Beyond the Witch Trials: Witchcraft and Magic in Enlightenment Europe

By Owen Davies; William de Blécourt | Go to book overview

8
'Evil people': a late eighteenth-century Dutch
witch doctor and his clients

Willem de Blécourt

As a part of the increasing interest in 'popular' culture, historians have become more conscious of the presence of witchcraft after the witch trials. Most of the time their attention, however, is restricted to simply indicating witchcraft occurrences. For newcomers in the field a methodological trap also looms. The name of that trap is 'superstition' and its character is an often undeclared but determining element in the history of witchcraft studies. The self-educated Dutch folklorist, Tiesing, writing in 1913, tackled the problem openly: 'people did not consider as superstition everything they do now, because they were firmly convinced of things and events…and that which is considered as conclusive, is no superstition for those who believe it'. This practical and relativising remark did not take root. The civilising offensive, in which Tiesing participated himself, overgrew it. 'Who in witches and ghosts believes, is of his mind bereaved,' a schoolteacher rhymed in 1949, and his opinion met with increasing approval. In Drenthe, as in other provinces of the Netherlands, it was the local elite, consisting of schoolteachers, physicians and ministers, who joined in battle against 'superstition' or 'misbelief'. They constituted an echelon of the Society for the Public Welfare, who had already held a competition in 1798 to eradicate the 'prejudices about Divinations, as well as those about Charming of Devils, Witchcrafts and Hauntings'.1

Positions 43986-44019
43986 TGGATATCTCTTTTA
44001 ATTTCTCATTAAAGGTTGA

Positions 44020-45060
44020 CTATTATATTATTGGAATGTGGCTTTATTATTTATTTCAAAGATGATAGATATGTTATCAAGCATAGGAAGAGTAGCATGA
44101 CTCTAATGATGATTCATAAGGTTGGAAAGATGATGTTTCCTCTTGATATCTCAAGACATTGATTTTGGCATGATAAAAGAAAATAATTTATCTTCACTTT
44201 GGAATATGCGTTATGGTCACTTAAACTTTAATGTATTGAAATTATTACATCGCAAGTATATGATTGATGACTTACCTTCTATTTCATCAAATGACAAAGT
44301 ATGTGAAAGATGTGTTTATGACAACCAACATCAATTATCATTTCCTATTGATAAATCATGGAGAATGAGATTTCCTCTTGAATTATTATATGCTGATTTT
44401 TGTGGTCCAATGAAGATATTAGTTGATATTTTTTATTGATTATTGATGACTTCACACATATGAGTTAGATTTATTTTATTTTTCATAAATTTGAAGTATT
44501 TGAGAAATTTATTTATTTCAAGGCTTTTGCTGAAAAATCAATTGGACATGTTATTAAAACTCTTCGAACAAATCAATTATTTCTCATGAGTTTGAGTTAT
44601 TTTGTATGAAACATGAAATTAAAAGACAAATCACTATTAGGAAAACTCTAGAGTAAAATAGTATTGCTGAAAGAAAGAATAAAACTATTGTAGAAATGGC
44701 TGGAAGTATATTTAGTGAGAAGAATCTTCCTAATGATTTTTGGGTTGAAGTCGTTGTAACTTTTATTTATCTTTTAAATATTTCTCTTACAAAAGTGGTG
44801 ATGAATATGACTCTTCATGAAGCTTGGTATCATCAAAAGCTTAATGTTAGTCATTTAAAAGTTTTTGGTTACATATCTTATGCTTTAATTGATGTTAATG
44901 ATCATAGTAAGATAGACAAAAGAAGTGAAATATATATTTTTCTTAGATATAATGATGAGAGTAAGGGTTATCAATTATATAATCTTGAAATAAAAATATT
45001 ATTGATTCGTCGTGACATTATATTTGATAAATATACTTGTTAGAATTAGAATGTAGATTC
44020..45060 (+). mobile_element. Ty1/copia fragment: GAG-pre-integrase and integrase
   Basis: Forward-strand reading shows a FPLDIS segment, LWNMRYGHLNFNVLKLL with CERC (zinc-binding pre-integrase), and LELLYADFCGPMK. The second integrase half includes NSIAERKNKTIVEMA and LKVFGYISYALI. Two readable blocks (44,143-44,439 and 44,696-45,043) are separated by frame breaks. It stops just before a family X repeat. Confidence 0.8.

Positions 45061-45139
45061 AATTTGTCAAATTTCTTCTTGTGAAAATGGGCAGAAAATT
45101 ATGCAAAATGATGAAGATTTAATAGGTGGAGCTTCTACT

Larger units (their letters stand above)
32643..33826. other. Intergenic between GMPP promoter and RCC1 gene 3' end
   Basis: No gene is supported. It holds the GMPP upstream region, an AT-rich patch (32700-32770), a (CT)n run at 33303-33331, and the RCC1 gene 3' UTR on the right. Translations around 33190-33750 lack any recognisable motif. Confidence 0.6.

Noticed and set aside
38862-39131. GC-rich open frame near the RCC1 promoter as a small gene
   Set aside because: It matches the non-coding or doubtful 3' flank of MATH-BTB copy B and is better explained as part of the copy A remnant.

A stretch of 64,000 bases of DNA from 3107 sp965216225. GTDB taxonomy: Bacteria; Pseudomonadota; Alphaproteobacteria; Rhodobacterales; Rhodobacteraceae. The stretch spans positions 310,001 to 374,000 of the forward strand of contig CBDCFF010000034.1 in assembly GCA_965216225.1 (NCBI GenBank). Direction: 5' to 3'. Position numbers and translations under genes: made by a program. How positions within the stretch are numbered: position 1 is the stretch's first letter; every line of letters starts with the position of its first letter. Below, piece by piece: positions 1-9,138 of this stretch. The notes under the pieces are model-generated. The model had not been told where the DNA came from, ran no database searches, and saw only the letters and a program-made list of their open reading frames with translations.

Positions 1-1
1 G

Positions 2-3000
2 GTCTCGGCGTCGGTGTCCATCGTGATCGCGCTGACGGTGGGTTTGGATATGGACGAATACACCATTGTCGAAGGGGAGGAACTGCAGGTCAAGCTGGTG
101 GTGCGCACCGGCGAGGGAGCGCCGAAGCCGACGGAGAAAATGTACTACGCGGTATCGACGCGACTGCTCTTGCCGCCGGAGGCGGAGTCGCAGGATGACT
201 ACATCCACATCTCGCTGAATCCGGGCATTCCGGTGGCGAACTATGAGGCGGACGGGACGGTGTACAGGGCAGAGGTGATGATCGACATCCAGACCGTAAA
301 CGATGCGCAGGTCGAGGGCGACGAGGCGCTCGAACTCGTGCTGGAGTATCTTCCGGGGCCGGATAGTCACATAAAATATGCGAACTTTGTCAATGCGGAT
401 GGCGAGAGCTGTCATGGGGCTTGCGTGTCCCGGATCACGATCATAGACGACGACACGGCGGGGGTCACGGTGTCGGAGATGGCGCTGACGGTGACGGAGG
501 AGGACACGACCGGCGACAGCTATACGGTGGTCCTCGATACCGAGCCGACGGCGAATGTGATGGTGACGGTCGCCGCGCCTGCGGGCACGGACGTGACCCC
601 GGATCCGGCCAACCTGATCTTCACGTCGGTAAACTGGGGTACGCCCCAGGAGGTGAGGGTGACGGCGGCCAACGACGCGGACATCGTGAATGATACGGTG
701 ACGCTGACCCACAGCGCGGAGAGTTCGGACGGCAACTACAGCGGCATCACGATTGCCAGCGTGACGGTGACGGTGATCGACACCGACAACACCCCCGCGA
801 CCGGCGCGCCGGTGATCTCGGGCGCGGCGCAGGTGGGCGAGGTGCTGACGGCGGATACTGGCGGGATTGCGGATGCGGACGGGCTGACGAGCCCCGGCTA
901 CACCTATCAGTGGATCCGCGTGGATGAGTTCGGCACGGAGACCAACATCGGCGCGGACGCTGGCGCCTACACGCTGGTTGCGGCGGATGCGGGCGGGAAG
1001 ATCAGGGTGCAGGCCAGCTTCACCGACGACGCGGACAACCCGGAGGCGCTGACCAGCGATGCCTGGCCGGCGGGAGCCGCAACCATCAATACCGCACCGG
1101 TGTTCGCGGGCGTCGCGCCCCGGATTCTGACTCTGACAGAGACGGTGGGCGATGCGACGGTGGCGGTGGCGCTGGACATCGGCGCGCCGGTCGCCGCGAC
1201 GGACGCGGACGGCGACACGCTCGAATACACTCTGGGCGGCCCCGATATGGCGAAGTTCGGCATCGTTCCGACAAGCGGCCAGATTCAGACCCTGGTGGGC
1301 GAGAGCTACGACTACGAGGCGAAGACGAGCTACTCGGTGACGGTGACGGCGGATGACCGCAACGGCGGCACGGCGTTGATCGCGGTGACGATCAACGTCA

In this chapter I want to not just proceed beyond the witch trials, but also beyond superstition. For witchcraft should not just be considered as an idea, but also as an action. Using a local case study I will chart the complex of expressions and actions concerning witchcraft and, through the reconstruction of the social, economical and political backgrounds of those involved, relate it to various contemporary contexts. I am furthermore interested in the channels of communication through which the reports about witchcraft have been transmitted. I want to stress at the start that generalising statements and conclusions will only be possible after a synchronic and diachronic comparison between several studies have been conducted in a similar manner.

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